The Canon EOS 40D is a digital SLR camera that strikes a terrific balance between performance and price.
We've used a wide spectrum of digital SLRs, from entry-level models up to pro cameras. Once you have a taste of the capabilities of a professional camera, you can't easily go back to a digital SLR that's less full-featured; likewise, if you want to step up from an entry-level digital SLR, you have to get something with extra oomph. The Canon EOS 40D delivers outstanding image quality at a price that's in reach for photo enthusiasts and professionals alike.
The Canon EOS 40D received a score of Superior in our image-quality tests. Images were well balanced, with good colour saturation and accuracy, under both flash and natural light.
One of the Canon EOS 40D's advantages is that it has enough high-powered features to appeal to enthusiasts as well as to professionals seeking a second camera. It has many of the same capabilities, in fact, as its higher-end cousin, Canon's 1D Mark III, which the company introduced this past spring.
The two models share a 3in, live-view, 230,000-pixel LCD; Canon's DIGIC III image processor; highlight tone priority for preserving the details in bright areas of an image; and similar menus and controls.
The Canon EOS 40D has a 10.1Mp, 1.6-focal-length-factor CMOS imaging sensor (up from 8.2Mp on the EOS 30D), which is faster and provides better colour accuracy than that of its predecessor.
The EOS 40D can shoot at up to 6.5 frames per second, up to a maximum of 75 Large/Fine JPEGs or 17 RAW images. That speed will be particularly helpful for shooting in a variety of special circumstances - such as when you're trying to capture a gymnast's back handspring on the balance beam.
The EOS 40D has a nine-point autofocus sensor, as the 30D had. But the Canon EOS 40D's version has been completely redesigned so that all nine components are cross-type sensors - an approach that makes it more likely that the sensor will lock on to your subject, since the sensors are reading both the horizontal and vertical areas.
The autofocus proved fast and accurate in our hands-on tests: we had no difficulties capturing sharp images of the US Navy's elite flight team, the Blue Angels, as the jets zoomed overhead during an air show. Even more impressive is that we could capture them rapid-shot, and didn't feel at all at a disadvantage as compared with using an 8-frames-per-second 1D Mark II. Other features such as the ability to add a transmitter to wirelessly control the Canon EOS 40D and send images from it will appeal to professionals seeking a backup or secondary-use camera.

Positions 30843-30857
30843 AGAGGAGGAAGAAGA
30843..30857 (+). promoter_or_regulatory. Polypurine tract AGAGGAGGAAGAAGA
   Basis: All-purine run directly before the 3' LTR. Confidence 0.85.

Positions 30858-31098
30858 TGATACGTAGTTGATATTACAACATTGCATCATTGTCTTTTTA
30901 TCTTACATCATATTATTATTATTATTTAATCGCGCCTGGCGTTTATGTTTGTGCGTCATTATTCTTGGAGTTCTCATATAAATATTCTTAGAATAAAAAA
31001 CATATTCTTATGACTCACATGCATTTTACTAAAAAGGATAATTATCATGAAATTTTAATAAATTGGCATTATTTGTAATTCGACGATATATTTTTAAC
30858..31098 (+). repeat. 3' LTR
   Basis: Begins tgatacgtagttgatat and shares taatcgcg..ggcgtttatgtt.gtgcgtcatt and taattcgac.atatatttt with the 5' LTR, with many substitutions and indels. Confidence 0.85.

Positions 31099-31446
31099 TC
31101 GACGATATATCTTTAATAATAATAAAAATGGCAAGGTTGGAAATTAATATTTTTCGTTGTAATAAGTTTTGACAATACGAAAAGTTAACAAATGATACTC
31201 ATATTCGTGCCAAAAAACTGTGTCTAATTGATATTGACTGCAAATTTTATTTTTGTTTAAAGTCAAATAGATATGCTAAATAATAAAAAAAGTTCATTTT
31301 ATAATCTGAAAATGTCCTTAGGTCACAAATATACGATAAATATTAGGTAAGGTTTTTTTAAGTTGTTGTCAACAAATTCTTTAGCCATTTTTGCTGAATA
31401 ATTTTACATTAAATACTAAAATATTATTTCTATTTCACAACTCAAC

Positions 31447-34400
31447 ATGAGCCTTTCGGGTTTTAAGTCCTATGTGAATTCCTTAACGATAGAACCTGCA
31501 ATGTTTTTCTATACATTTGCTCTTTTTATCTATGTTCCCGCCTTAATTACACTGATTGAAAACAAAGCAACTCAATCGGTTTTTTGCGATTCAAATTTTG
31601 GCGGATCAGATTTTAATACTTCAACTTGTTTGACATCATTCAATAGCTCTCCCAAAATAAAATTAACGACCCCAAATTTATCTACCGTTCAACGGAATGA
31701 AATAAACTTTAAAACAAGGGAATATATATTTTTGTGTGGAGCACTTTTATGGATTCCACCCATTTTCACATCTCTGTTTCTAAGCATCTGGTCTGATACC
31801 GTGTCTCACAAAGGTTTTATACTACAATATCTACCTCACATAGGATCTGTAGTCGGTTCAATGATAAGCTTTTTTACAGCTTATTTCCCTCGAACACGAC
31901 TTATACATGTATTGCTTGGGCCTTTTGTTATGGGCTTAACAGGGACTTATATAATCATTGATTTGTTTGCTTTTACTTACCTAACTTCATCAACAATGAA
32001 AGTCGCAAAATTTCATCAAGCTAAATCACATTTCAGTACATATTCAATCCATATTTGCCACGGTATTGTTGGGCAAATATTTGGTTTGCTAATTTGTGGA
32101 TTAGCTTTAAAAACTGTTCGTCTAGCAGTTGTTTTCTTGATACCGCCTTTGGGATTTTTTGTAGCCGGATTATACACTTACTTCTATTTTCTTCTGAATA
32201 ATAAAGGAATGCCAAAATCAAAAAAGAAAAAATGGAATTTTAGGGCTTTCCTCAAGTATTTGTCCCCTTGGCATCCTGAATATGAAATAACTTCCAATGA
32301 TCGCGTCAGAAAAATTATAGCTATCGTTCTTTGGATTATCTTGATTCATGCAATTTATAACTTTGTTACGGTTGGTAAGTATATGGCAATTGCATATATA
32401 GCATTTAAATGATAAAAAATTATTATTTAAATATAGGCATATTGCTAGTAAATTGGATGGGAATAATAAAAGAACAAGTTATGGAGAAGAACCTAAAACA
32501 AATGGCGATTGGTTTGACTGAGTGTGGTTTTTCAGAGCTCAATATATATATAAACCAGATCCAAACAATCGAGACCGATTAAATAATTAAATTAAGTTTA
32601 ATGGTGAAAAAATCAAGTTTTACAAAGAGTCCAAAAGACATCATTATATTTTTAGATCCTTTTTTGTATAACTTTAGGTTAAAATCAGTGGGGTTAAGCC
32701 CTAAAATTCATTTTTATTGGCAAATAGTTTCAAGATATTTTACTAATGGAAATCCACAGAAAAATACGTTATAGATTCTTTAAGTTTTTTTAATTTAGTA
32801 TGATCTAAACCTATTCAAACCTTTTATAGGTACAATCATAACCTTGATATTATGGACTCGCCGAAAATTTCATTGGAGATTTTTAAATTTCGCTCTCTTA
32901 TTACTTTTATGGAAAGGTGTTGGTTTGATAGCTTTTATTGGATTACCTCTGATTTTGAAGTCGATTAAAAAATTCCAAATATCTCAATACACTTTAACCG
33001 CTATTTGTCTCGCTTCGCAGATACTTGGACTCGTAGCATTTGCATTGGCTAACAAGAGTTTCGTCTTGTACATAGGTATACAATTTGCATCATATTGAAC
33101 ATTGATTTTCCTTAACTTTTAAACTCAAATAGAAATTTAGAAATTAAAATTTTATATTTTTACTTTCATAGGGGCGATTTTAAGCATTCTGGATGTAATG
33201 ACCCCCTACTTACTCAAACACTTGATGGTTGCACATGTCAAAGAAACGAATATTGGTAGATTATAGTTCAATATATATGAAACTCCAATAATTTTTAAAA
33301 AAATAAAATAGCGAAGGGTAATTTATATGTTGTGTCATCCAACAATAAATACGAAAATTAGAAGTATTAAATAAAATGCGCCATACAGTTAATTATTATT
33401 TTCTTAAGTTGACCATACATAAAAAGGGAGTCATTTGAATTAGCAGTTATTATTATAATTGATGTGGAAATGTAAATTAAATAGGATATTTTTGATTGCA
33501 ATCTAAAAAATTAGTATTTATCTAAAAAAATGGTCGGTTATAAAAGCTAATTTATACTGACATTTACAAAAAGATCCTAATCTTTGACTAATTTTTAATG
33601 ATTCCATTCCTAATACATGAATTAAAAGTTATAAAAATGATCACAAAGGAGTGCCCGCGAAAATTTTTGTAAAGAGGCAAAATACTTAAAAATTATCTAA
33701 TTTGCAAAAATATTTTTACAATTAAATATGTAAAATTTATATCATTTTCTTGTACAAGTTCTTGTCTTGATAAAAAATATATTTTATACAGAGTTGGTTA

The menus and controls on the Canon EOS 40D are similar to those of other models in Canon's digital SLR line; if you're moving up from a Digital Rebel or migrating down from models such as the EOS 5D or the 1D Mark II or Mark III, you won't take long to master this model. We particularly liked the way the jogdial worked with the four-way joystick to navigate through the clean menu system.
Another benefit the Canon EOS 40D has over its predecessor is that it integrates a multitiered dust-reduction system like the one Canon already has in place for its Digital Rebel XTi and 1D Mark III.
We find this feature the most exciting. Dust is the bane of any active digital SLR photographer's existence, and is the primary enemy you need to worry about every time you swap lenses.
You can set the sensor to self-clean whenever you start the camera; in my experience, the process was so quick that it didn't cause any tangible delay in shooting. While we have not done a scientific study of how good Canon's dust-cleaning system is, we can report that during our tests we swapped out lenses several times in less-than-pristine, open-air conditions - and the images we've taken appear to be dust-free so far.
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Like most cameras, though, the Canon EOS 40D has a few frustrating quirks. Our biggest gripe: the image we saw through the viewfinder didn't quite match up to what the sensor captured.
Using the 28mm to 135mm lens that came with the Canon EOS 40D, we repeatedly found that we would get just a bit more around the edges of our image than what we saw through the viewfinder. That meant retaking some shots so that we could frame the image correctly without resorting to an image-editing program. We also disliked that in Program mode, you can't change the ISO setting; in this mode, the camera automatically controls the ISO.